Some critics have seen this as a negative point, but what’s so wrong about giving the audience what they want to see? From repeated lines (“On your left,” “I am Iron Man,” etc.) to Easter eggs (“Hail Hydra,” Cap wielding Mjolnir etc.), Endgame was basically three hours of Marvel fan service – and it was glorious.
7 Infinity War did better: Pacing
Right off the bat, with Thor and the surviving Asgardians being ambushed by Thanos and the Black Order, Infinity War established an action-heavy plot with a breakneck pace – and then it maintained that pace for the rest of the movie. Endgame had a totally different pace every few minutes.
First, it dived right in by decapitating Thanos within 20 minutes. Then, it slowed down to catch up with everyone’s retired lives after five miserable years. Then, the planning and execution of the “Time Heist” dragged out the second act. Then, bringing the “dusted” characters back, getting attacked by 2014 Thanos, and charged into the final battle at a quick pace. The pacing was all over the show.
6 Endgame did better: Humor
There were some great moments of humor in Infinity War, including Tony Stark’s banter with Peter Quill and Drax thinking he was imperceptible to the human eye despite eating a bag of chips, but Endgame has it beat on the comedy front.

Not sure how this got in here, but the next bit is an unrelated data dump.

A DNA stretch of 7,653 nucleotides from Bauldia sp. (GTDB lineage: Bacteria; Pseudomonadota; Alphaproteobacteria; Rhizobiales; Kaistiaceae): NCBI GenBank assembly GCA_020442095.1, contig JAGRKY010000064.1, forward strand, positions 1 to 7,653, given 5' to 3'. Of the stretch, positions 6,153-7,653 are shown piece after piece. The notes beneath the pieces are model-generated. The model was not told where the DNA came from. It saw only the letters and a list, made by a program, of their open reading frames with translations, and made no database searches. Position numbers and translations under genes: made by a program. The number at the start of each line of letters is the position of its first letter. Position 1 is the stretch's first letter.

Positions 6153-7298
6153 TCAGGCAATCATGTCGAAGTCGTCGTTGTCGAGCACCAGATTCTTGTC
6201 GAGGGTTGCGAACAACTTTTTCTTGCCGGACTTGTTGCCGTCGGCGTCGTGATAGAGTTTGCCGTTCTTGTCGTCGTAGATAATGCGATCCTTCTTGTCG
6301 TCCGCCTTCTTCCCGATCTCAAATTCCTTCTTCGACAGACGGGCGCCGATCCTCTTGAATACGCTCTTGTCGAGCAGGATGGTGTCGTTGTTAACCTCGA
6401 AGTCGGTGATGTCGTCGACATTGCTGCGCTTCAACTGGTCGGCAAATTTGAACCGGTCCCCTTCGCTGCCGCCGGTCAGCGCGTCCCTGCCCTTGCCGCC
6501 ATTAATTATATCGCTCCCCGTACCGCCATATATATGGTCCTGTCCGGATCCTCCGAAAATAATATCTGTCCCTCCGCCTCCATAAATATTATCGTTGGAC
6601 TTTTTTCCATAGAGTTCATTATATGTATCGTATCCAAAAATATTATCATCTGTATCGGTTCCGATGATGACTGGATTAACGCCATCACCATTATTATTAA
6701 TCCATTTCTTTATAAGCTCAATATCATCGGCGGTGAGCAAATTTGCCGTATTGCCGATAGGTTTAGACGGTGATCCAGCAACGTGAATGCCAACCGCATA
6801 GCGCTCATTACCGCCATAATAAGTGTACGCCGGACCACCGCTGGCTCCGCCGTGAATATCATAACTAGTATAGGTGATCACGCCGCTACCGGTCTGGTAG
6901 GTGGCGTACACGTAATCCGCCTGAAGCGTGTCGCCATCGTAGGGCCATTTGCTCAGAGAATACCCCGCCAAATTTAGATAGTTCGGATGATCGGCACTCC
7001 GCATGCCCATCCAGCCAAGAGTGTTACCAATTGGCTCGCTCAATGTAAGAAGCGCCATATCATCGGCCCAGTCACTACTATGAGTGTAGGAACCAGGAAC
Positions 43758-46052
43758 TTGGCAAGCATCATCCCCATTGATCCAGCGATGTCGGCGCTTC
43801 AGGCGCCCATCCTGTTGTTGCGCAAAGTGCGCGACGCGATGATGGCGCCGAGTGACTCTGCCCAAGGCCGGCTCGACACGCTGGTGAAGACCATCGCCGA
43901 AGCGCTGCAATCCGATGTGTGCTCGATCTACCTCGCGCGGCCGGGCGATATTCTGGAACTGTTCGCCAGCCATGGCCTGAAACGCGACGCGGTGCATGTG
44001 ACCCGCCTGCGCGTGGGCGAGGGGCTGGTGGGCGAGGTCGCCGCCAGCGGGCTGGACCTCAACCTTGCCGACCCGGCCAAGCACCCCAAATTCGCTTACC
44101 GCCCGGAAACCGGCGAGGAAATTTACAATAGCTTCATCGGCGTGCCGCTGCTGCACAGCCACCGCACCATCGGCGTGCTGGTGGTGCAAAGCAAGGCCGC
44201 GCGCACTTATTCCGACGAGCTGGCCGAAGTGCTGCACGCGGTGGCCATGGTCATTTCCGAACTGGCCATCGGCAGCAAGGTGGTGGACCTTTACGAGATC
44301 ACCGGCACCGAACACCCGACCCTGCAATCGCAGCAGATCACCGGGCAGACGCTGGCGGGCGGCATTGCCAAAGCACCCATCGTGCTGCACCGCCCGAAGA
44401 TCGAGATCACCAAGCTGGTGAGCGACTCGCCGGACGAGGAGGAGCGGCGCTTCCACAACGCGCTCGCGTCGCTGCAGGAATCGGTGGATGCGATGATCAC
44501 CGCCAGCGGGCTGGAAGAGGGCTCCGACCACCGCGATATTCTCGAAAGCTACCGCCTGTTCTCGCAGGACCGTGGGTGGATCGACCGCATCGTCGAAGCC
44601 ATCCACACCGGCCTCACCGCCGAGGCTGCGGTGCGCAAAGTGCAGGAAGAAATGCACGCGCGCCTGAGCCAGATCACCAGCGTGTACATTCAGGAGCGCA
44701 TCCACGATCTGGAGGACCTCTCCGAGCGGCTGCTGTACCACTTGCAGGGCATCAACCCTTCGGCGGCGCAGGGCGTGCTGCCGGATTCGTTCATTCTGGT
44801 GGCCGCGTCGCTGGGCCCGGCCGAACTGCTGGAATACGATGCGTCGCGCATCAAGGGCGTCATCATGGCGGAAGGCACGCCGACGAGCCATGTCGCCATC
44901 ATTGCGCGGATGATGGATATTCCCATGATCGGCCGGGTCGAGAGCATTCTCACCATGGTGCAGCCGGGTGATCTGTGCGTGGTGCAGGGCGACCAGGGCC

From War Machine mocking Thor’s weight gain (and the reveal of the weight gain itself) to Rocket mocking Ant-Man’s cluelessness about space travel to Nebula and Iron Man playing a game of paper football on the Benatar, the comic interplay between Earth’s mightiest heroes in Endgame yielded much more laughs from the audience than that of Infinity War.
5 Infinity War did better: Humanizing Thanos
Thanos was surprisingly relatable in Infinity War. He was basically the lead character of the film, as we followed the Mad Titan on his journey and only ever saw the heroes if they fit into that journey. The film also humanized him. He was reluctant to sacrifice Gamora for the Soul Stone and was emotionally affected by having to do it.
He never went back on his word and he respected people with honor, like Steve Rogers or Peter Quill, and killed anyone without it, like the Collector. In Endgame, Thanos didn’t stand for honor or the good of the world (as he saw it) – he was just an evil guy who wanted to wipe out everybody and destroy the Avengers. There’s nothing human about that.
4 Endgame did better: Balancing the ensemble